Vehicles, which have their own skill slot, didn't really gel for me. Movement in Crackdown 3 while on foot (although increasingly you spend less and less time on the ground) is so much fun, it feels wrong to jump into a car. Handling inside these vehicles is as forgiving as you'd expect from a game that wants you to feel like you can do the impossible, and there are some nifty upgrades to unlock, but the only times I found myself choosing a vehicle was to tackle some of the stunt challenges. Some of these are truly devilish in design and will provide yet another reason to keep playing beyond the story's conclusion. Mastering the wall-climbing Spider vehicle will take some time.

Other optional objectives also litter the play area, giving you more to do should you want a break from the boss brawling. There are prisoners to free, convoys to destroy, and the corpses of fallen agents to find. The world of Crackdown 3 certainly doesn't feel alive in the way the worlds of the best open-world games aim to be, but it's not empty. This is a virtual world that isn't interested in accurate NPC behaviors, it's a world designed for your agent to leap around in and have a good time. A bigger issue is how I had to restart a few missions due to key enemies falling through scenery and becoming trapped inside buildings. It was never game breaking, but a sign that Crackdown 3 isn't quite as slick as its neon city might suggest.

There is two-player online co-op support throughout the story campaign, which is a great laugh if you have a friend who is as equally up for Crackdown's nonsense as you are, but again, there are no incredible feats of calculated physics on display. Importantly for co-op sessions, orbs are left on the map for your partner if you grab one, and shown as ghostly fragments if you have one but they don't.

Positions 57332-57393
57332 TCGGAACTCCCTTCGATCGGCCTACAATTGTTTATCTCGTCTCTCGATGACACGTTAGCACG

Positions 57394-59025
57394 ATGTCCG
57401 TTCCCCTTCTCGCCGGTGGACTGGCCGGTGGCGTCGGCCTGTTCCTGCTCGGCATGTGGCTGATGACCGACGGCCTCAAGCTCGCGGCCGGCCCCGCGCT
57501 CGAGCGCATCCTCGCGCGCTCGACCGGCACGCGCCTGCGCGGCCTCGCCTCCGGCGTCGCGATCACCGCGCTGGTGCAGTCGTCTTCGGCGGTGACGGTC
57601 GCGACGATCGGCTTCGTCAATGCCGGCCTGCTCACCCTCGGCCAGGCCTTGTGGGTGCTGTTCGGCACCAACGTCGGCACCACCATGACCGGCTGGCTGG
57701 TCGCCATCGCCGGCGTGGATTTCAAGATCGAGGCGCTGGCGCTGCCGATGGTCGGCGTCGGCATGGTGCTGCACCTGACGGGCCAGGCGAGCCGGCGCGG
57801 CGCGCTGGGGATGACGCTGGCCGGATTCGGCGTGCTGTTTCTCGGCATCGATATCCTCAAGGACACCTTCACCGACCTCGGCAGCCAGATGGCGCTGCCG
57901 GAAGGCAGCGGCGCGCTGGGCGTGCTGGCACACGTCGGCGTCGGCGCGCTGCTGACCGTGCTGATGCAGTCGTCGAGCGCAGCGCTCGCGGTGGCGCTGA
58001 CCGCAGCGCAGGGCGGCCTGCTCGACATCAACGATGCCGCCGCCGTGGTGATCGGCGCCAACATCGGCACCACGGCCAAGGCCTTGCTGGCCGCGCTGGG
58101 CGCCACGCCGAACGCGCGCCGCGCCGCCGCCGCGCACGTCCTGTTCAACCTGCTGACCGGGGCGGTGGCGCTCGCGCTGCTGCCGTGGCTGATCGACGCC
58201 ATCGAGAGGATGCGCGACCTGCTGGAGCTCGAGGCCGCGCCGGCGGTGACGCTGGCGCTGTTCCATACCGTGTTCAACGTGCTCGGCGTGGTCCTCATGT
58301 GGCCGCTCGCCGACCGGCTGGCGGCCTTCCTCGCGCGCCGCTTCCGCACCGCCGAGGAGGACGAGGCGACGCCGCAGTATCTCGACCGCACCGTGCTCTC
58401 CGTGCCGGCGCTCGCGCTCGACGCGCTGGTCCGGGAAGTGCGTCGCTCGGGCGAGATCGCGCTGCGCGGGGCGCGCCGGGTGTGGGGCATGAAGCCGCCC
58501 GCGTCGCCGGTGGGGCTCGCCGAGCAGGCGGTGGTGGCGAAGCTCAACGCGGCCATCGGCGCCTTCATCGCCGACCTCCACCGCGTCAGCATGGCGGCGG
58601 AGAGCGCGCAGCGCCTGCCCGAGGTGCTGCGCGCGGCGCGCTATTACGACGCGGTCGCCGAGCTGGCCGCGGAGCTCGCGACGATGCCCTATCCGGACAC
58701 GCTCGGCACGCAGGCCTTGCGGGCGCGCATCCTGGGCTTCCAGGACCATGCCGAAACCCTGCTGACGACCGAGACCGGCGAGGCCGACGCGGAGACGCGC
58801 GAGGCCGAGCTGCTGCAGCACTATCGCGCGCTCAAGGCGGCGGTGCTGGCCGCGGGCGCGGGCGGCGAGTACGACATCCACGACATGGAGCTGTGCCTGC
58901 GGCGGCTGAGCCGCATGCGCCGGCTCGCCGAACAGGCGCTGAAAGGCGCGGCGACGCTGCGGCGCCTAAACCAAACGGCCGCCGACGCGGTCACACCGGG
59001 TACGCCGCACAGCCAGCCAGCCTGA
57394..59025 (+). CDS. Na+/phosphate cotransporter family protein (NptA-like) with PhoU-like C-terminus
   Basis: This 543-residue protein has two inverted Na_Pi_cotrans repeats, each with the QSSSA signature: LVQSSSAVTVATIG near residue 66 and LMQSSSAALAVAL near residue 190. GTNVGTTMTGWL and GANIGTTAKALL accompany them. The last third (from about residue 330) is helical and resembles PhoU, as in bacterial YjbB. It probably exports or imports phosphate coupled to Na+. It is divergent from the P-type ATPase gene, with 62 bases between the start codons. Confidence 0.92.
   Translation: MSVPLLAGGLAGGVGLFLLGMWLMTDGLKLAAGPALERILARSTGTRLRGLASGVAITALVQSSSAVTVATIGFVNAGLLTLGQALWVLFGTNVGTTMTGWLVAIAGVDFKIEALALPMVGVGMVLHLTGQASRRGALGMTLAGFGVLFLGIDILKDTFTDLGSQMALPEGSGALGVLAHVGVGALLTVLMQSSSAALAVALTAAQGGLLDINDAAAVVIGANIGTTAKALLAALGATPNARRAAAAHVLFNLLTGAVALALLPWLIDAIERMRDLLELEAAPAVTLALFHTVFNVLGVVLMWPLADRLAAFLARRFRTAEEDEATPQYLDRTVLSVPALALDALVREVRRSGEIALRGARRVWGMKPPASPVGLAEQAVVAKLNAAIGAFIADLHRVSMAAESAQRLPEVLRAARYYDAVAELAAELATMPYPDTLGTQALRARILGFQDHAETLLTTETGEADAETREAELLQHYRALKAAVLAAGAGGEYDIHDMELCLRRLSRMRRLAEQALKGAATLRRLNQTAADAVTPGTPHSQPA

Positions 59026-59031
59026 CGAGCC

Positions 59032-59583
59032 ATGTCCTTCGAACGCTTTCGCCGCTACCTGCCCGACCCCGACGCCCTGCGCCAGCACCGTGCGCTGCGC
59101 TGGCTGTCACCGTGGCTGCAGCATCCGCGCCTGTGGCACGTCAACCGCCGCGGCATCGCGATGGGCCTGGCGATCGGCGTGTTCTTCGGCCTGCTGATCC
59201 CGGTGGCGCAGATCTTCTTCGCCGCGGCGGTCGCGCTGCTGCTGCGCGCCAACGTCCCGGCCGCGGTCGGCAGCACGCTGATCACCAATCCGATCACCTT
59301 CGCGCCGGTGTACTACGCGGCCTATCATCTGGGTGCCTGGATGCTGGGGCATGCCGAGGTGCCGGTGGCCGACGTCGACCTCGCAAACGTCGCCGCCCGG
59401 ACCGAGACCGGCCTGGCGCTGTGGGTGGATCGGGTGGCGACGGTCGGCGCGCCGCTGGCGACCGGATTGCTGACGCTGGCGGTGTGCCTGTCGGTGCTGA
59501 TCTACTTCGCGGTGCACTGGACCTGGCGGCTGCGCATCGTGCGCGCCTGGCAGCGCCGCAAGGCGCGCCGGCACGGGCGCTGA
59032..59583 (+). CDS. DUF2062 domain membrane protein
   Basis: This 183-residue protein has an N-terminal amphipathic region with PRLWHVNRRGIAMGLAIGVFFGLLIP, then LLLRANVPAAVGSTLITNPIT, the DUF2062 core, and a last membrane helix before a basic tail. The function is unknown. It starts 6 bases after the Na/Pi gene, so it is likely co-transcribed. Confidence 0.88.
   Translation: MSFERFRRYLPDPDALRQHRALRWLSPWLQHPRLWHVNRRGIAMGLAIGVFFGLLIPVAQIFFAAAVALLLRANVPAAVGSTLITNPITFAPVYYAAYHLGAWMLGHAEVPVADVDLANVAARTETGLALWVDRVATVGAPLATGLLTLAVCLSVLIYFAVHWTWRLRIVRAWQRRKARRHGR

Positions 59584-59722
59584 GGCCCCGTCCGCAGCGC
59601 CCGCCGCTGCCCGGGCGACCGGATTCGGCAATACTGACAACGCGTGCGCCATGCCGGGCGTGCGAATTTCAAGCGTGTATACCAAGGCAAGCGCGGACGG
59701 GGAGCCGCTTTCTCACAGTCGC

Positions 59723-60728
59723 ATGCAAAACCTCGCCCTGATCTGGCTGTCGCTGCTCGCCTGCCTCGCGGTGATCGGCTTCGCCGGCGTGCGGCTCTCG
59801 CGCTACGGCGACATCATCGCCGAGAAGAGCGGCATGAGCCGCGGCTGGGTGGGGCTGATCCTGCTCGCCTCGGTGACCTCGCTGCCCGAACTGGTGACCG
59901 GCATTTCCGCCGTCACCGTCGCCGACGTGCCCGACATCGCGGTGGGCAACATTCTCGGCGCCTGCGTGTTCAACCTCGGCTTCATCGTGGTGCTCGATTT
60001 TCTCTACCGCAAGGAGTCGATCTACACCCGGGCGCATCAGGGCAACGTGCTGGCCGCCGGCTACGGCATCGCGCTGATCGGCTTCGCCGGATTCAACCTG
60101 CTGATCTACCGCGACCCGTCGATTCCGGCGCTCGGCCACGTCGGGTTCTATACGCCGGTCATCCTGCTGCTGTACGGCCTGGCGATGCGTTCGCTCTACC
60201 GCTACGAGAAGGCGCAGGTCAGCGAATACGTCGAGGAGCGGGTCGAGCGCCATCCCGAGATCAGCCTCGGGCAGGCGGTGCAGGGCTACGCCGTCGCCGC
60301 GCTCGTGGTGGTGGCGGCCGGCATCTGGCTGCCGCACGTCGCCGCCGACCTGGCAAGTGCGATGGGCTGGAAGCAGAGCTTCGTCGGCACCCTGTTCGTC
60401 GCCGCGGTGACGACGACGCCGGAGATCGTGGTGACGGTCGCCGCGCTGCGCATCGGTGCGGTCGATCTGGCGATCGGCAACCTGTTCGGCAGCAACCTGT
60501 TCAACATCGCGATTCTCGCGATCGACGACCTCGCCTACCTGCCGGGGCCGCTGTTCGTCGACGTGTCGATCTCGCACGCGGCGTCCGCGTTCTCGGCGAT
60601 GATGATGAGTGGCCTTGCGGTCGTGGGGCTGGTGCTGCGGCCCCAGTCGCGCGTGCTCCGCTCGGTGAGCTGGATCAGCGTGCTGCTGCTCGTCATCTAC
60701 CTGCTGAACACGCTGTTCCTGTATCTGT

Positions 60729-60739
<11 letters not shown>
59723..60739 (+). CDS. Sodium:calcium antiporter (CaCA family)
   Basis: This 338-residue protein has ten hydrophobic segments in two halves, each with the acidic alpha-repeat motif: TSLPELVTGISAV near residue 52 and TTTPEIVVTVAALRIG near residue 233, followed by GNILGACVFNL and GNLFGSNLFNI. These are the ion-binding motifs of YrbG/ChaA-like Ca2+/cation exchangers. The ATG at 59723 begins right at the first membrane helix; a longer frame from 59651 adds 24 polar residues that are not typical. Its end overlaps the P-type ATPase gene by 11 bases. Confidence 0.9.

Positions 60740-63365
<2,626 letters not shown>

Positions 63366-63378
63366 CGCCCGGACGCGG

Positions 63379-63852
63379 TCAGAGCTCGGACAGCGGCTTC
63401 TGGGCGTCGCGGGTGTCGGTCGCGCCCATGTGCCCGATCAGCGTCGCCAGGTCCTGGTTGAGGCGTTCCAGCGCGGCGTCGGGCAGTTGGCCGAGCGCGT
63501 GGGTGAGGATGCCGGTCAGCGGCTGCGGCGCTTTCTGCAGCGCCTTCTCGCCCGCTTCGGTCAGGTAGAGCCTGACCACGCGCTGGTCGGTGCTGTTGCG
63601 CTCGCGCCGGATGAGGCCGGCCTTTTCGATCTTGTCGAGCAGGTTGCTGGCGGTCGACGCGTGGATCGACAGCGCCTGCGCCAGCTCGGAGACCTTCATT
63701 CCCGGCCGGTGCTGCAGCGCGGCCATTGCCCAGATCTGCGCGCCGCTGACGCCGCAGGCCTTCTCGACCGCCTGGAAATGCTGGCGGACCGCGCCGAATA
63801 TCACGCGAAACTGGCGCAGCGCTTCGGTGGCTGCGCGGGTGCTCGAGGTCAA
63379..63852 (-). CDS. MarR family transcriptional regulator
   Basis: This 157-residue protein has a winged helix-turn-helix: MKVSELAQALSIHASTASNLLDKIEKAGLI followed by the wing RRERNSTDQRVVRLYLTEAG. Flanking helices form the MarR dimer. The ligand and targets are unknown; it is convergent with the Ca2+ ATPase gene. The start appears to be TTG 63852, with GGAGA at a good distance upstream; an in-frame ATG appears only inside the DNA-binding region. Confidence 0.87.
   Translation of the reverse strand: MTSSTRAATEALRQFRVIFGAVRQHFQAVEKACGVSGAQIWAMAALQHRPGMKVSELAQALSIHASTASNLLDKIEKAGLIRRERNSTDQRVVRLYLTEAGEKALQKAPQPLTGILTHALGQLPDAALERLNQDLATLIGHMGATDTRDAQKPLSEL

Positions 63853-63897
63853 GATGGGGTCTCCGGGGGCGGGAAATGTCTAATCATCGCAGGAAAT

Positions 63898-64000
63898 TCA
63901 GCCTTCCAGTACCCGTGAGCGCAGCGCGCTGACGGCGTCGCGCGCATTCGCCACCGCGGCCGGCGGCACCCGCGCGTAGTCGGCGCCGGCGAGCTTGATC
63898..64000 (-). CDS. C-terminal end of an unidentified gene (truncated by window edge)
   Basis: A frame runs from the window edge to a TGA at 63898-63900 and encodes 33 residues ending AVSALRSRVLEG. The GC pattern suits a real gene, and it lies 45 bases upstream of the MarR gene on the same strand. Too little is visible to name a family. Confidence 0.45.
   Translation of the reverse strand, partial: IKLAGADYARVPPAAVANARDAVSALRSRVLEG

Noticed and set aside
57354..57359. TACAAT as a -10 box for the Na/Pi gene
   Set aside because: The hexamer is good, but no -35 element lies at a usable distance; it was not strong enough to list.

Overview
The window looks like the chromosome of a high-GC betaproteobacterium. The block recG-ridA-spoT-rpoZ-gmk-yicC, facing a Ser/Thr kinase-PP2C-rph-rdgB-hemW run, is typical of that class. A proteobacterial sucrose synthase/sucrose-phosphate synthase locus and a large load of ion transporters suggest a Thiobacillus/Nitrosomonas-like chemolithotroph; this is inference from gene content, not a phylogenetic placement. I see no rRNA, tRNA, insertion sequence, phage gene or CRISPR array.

Every Cloud Doesn't Have a Silver Lining

You may have seen some early Crackdown 3 tech demos a couple of years ago, showing off what I would describe an astonishing level of environmental destruction. That destruction, which used the power of cloud computing, isn't in the Crackdown 3 campaign. Aside from a lot of large tanks that can be blown up, the game world is extremely solid. You can't blow holes in buildings and nothing will collapse into rubble. Environment destruction is limited to Crackdown 3's online multiplayer mode, Wrecking Zone, which sadly is a bit of a dud at the moment.

Imagine this all blown apart | Xbox Game Studios

Wrecking Zone currently feels like a mode in beta. There are two game types (Agent Hunter and Territories) and just three maps which are chosen randomly by the game. You have incredibly limited player customization, there's no character progression at all, and there is no party support (although this has been confirmed to be coming later). Agent Hunter is a token-collecting take on Team Deathmatch, and Territories sees your team trying to control zones on the map. It's basic stuff and I'd played all I wanted after a handful of hours.